Medical Surgical Renal Failure #5
A client in renal failure has lab studies which show the client to have a critical high potassium level, due to the kidney’s inability to remove serous potassium within the body. Which intervention by the nurse takes precedence?
- Place the client on a low potassium diet.
This answer is not correct because placing a client on a low potassium diet is not going to address the critical value in an appropriate time frame. High levels of potassium in the blood can lead to a fatal arrhythmia, therefore a more expeditious intervention is required.
- Administer kayexalate enema to excrete potassium.
This answer is not correct because although removing potassium is priority, it does not take precedence over continuous cardiac monitoring. Kayexalate excretes potassium through the intestines and the client should be on continuous cardiac monitoring to observe for risk of hypokalemia after administration of potassium lowering drugs.
- Administer loop diuretics intravenously.
This answer is not correct because it does not take precedence over continuous cardiac monitoring. Whatever the intervention, continuous cardiac monitoring has to be done to observe the outcome of the intervention. Loop diuretics remove potassium through urine. Loop diuretics peak 10 to 30 minutes after intravenous administration.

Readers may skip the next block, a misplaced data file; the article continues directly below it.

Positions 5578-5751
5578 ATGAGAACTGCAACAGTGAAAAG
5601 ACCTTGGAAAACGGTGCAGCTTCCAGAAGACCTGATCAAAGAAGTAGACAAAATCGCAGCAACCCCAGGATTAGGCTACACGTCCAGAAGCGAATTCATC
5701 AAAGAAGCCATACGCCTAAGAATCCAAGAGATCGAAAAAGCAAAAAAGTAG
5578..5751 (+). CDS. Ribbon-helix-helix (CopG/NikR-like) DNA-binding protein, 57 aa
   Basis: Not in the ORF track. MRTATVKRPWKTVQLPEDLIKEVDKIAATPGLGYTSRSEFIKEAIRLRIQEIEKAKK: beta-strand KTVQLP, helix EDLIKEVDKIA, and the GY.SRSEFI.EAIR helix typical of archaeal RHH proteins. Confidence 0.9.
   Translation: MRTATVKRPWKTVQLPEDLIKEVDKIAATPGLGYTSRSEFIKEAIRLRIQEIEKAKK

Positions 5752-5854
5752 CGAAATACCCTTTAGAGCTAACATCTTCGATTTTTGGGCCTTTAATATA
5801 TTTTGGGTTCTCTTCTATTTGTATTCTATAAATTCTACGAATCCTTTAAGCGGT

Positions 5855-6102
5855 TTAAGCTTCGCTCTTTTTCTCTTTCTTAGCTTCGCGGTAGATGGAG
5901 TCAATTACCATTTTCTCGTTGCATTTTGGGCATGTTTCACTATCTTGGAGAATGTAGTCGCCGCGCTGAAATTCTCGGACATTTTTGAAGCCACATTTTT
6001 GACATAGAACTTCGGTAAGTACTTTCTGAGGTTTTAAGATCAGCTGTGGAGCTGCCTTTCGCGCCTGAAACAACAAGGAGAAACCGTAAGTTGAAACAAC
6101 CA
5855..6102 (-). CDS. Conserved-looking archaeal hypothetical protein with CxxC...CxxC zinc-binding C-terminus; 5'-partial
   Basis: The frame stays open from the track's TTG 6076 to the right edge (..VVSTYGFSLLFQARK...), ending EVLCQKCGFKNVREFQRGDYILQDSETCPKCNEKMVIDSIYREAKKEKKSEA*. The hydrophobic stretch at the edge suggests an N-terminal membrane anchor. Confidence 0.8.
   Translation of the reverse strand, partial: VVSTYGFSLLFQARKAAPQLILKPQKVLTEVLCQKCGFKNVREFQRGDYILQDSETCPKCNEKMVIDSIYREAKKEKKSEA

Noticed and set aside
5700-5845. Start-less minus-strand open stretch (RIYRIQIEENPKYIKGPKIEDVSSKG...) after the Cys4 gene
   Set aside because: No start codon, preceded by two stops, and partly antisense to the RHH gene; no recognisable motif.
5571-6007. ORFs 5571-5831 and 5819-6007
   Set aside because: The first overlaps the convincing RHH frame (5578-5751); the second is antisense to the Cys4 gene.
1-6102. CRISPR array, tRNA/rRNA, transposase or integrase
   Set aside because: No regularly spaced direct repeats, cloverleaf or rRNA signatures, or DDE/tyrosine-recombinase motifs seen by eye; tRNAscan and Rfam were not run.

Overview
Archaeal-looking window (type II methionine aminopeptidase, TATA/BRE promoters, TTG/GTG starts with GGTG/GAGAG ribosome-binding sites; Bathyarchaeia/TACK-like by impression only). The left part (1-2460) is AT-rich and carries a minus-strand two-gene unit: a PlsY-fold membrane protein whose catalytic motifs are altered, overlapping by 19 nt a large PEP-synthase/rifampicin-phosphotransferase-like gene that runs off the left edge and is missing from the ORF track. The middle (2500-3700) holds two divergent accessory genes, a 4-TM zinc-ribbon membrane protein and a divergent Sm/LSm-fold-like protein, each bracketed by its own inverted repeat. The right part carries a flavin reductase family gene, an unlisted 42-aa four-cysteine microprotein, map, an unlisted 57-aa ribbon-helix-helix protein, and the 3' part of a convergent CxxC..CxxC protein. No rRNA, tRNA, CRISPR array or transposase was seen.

- Begin continuous cardiac monitoring.
This answer is correct because it is the best way the nurse can observe for arrhythmias in real time. Hyperkalemia causes wide, flat P waves, wide QRS complex, prolonged PR interval, depressed ST segment, and narrow, peaked T waves. This is caused by the metabolic acidosis that occurs as a result of renal failure.
When kidney damage occurs, the body is unable to excrete potassium through urine. Subsequently, the extra potassium goes into the bloodstream instead, raising the serum potassium level. Potassium plays an important role in heart rhythm.
Renal failure has a negative effect on potassium homeostasis within the body. Due to kidney damage, the body is unable to excrete potassium through urine. Subsequently, the extra potassium goes into the bloodstream instead, raising the serum potassium level. The flow of potassium in and out of the heart cells regulates the heartbeat. High potassium in the blood suppresses the electrical activity of the heart and can lead to a fatal arrhythmia. Many people have very few, if any, symptoms of hyperkalemia. For these reasons, it is imperative the client is placed on continuous cardiac monitoring to detect any changes in heart rhythm.
Test Taking Tip
Remember that with a critical level of potassium, you want to know what the heart is doing at all times. The best way to obtain this information is through continuous cardiac monitoring.